AlternativeOverseas Water Treatment and Supply Practices
ReportNo WSAA 112
Thisreport was commissioned by the Urban Water Research Association with theobjective of identifying water treatment and supply practices which could offersignificant reductions in cost to the major urban water authorities.
TheAustralian water industry is technologically advanced, and overseas operatingand engineering companies are well represented in Australia. In general,overseas technologies and practices are recognised, and are adopted inAustralia where they can offer savings. This is engendered by the climate ofcompetition, corporatisation and privatisation which is currently occurring inAustralia, and the ongoing program of cost reduction and new technology whichis embodies in any major project undertaken by the major urban authorities.This is the “base case” against which the opportunities for further significantsaving must be compared against.
Toassist in comparing the various options, a summary listing and a graphicalpresentation of the findings has been prepared indicating the relative savingsto the water authority, the consumer, and the net saving overall.
Forthe purposes of assessing the various options, savings which exceed $30 perproperty per annum are rated as “high”. For an urban population of (say) 1million, this could correspond to an annual saving of some $10 million.
Theoptions have been divided into 4 main groups those relating to reduction inwater usage (Option 1); reduction in peak demand (Option 2), reducing the costof treatment (Option 3), and improved asset management (Option 4).
Thefindings of the analysis are as follows:
SAVINGSTHROUGH REDUCTIONS IN WATER USAGE
Reductionsin water demand offer savings through a reduced extent and sizing of the supplyand treatment system. In the short to medium term there can be significantsavings through deferring capital works.
Ofthe options which involve saving through reducing water demand, urban consolidationhas the greatest potential for significant cost saving to both the waterauthority and the consumer. Water restrictions and zoned pressure systems canoffer costs savings rated as low.
Otheroptions may offer saving to the water authority; however, they are unlikely toprovide an overall cost saving when the costs to the consumer are considered.
SAVINGSBY REDUCING PEAK DEMAND
Reducingpeak demand is similar to reducing water demand, and offers savings through areduced supply system, and deferring capital expenditure in the short to mediumterm.
Ofthe options which involve saving through reducing peak water demand, extendingwater restrictions on peak demand days has the greatest potential forsignificant cost savings to both the water authority and the consumer.
SAVINGSBY REDUCING THE COST OF TREATMENT
Ofthe options which seek to reduce the cost of water treatment, avoidingunnecessary treatment of water has the greatest potential for significant costsaving to the water authority.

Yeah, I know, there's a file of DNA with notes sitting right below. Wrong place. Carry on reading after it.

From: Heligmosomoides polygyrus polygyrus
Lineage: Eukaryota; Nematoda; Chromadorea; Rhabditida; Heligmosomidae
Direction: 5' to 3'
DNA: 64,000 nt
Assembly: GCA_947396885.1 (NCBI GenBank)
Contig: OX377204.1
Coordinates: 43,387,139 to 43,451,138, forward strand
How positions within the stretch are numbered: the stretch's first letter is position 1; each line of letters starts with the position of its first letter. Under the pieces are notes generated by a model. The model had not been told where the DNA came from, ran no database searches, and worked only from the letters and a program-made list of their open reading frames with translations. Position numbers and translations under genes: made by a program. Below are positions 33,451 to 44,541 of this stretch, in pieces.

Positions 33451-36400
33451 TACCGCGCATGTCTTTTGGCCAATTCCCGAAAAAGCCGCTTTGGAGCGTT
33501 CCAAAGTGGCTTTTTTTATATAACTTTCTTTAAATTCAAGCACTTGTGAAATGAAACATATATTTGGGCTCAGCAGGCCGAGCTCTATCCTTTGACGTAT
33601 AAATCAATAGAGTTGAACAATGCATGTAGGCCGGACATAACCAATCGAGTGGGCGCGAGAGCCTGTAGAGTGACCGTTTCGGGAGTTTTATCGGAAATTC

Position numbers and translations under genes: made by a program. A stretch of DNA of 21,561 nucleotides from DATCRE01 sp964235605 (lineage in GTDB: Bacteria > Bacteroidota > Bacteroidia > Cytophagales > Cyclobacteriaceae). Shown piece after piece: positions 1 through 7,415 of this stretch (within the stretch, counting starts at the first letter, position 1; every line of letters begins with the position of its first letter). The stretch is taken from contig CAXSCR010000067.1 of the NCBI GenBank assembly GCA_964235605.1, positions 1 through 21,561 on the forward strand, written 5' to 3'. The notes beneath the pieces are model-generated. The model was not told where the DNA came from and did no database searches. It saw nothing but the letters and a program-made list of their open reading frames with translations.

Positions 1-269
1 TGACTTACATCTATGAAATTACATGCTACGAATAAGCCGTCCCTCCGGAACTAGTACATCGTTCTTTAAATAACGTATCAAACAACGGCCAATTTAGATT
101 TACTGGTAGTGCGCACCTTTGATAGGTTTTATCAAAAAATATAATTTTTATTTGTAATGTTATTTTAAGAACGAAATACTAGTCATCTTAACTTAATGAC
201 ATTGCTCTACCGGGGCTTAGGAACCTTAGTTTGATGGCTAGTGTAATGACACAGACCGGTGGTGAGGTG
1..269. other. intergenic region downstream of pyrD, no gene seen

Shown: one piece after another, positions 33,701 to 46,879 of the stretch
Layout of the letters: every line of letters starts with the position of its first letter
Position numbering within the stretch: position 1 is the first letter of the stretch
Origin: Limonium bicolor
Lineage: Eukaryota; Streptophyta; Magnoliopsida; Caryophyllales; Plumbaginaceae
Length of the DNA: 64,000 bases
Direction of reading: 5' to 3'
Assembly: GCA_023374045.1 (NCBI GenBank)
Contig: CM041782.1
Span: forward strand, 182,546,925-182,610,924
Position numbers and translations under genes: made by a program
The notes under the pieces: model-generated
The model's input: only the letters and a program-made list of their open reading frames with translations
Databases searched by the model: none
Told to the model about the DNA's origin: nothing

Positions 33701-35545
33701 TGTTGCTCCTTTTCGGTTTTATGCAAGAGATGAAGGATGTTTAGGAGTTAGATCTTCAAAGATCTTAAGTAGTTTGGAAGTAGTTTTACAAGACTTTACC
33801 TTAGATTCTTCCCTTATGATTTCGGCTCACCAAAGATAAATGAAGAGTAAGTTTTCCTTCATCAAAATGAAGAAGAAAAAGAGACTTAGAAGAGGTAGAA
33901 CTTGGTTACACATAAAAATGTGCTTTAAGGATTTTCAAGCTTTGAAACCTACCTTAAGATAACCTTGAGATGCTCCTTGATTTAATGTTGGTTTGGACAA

Thismay be achieved by maintaining catchment protection, confirming that water fromprotected catchments is safe and acceptable without treatment, and carefullyassessing the benefits of higher levels of water quality and treatment whenthese are proposed and avoiding treatment when this is not necessary.
Waterauthorities are actively considering and introducing improved asset managementpractices, such as extending the life of the distribution system (Option 4B).The further cost savings available from the introduction of new practices ortechnology which will extend the life of a major asset such as the distributionsystem by, say 25%, is rated as low. If a very substantial increase in assetlife can be realised (eg asset life is doubled), then the potential savings canbe high.
Thereare opportunities for significant savings to the major urban water authoritiesthrough town planning (urban consolidation), restricting the use of water onpeak demand days, and avoiding unnecessary treatment of water.
Thereis also potential for significant savings through the implementation of a rangeof individual measures, each of which in themselves have only a modest saving.
Ingeneral, because the major urban water authorities incorporate assessment andimplementation of new technology in their normal course of business, theopportunities for identifying further new technologies and practices which willoffer significant savings are limited.
Theassessment has sought to identify areas of significant cost saving. Assessingthe merit of options will also require consideration as to whether they areconsistent with the environmental, social and financial policies and objectivesof the water authority.
Theassessment has been restricted to water supply; if the total water cycle isconsidered, then strategies which reduce water consumption and the disposal ofwastewater are favoured. Extending this study to consider the total water cycleis recommended.
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